Couple who survives disaster loses five of their children at sea
Nine Syrian refugees, including seven children, trying to reach Europe drowned on Sunday when their speedboat sank off Turkey's Mediterranean coast, state media reported.
The migrants’ boat capsized early Sunday morning near the town of Demre in the southern province of Antalya, according to the Turkish Coast Guard, which said it had recovered nine bodies and rescued four other migrants, the New York Times reported. A fifth was saved by a passing fishing vessel.
One woman, a man and seven children lost their lives in the sinking that took place in the early hours, it said. The oldest child was 14 and the youngest just three, it added. Six people - all adults - were rescued.
The migrants said there had been 14 to 15 people on the vessel, according to the Turkish state-run news agency Anadolu, and the authorities said they were still searching for one other person.
Nine migrants, including six children, seeking to head to Europe in a speedboat drown when the vessel sinks off Turkey’s Mediterranean coast – Turkish coast guards and local media say https://t.co/4Xoc9XYkuV
— TRT World (@trtworld) June 3, 2018
The Dogan news agency said they were seeking to head illegally to Europe but their planned route was not immediately clear.
The nearest EU territory is the small Greek island of Kastellorizo to the west, which lies off the Turkish resort of Kas.
Anadolu said a couple who survived - named as Idris Rashit and Zeynep Osman - lost five of their children in the disaster. State media published images of the pair hunched in grief.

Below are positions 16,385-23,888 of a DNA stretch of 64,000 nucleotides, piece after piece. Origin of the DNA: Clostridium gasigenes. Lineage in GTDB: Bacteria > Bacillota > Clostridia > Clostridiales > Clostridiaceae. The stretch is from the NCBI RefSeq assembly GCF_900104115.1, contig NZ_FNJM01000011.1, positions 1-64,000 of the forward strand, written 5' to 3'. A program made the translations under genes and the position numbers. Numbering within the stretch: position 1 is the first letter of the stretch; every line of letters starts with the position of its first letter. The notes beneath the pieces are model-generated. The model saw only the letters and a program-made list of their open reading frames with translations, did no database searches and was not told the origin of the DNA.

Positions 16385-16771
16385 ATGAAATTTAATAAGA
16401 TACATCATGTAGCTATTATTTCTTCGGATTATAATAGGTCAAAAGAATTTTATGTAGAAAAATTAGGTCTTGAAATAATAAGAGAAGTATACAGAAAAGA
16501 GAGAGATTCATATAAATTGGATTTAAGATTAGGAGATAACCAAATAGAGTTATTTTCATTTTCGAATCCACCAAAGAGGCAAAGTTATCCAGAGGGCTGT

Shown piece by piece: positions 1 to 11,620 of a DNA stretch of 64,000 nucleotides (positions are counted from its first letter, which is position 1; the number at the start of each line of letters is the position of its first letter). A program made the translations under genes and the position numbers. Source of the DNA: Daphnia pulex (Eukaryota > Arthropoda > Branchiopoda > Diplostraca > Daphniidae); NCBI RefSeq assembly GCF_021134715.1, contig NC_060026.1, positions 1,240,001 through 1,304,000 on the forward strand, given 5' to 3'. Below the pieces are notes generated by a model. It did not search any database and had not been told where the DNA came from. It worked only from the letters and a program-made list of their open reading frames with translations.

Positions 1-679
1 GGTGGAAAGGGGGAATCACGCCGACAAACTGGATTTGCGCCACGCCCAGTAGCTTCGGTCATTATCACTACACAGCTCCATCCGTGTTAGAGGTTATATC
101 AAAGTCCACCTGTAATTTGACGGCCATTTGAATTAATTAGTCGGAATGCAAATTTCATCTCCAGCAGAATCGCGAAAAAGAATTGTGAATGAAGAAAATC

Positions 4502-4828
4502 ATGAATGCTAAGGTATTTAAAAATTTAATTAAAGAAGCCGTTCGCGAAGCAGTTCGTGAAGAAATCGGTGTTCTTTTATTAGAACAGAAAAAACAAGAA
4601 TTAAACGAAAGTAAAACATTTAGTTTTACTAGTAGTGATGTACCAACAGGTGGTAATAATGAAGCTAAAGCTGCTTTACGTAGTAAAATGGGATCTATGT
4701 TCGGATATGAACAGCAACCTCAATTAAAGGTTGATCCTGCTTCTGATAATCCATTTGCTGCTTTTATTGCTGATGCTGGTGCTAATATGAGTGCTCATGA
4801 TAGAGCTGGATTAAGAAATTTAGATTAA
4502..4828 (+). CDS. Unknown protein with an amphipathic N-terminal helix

More than a million people, many fleeing the war in Syria, crossed to European Union member Greece from Turkey in 2015 after the onset of the bloc's worst migration crisis since World War II.
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Turkey struck a deal with the EU in 2016 in an effort to stem the flow of migrants, and agreed to take back illegal migrants landing on Greek islands in exchange for incentives including financial aid.
The deal, chastised by rights groups, sharply curbed the number of migrants seeking to cross the Aegean and Mediterranean Seas from Turkey to Greece.
However, observers say that the numbers seeking to use this route have been ticking up again in recent months.
According to the International Organisation for Migration (IOM), 10,948 people crossed to Greece this year up to 30 May, sharply more than in the same period in 2017. Thirty-five people lost their lives using this route so far this year, the IOM says.
As well as migrants from countries such as Syria, Eritrea, Iraq and Afghanistan, the route has been used by Turkish citizens fleeing the crackdown that followed the 2016 failed coup.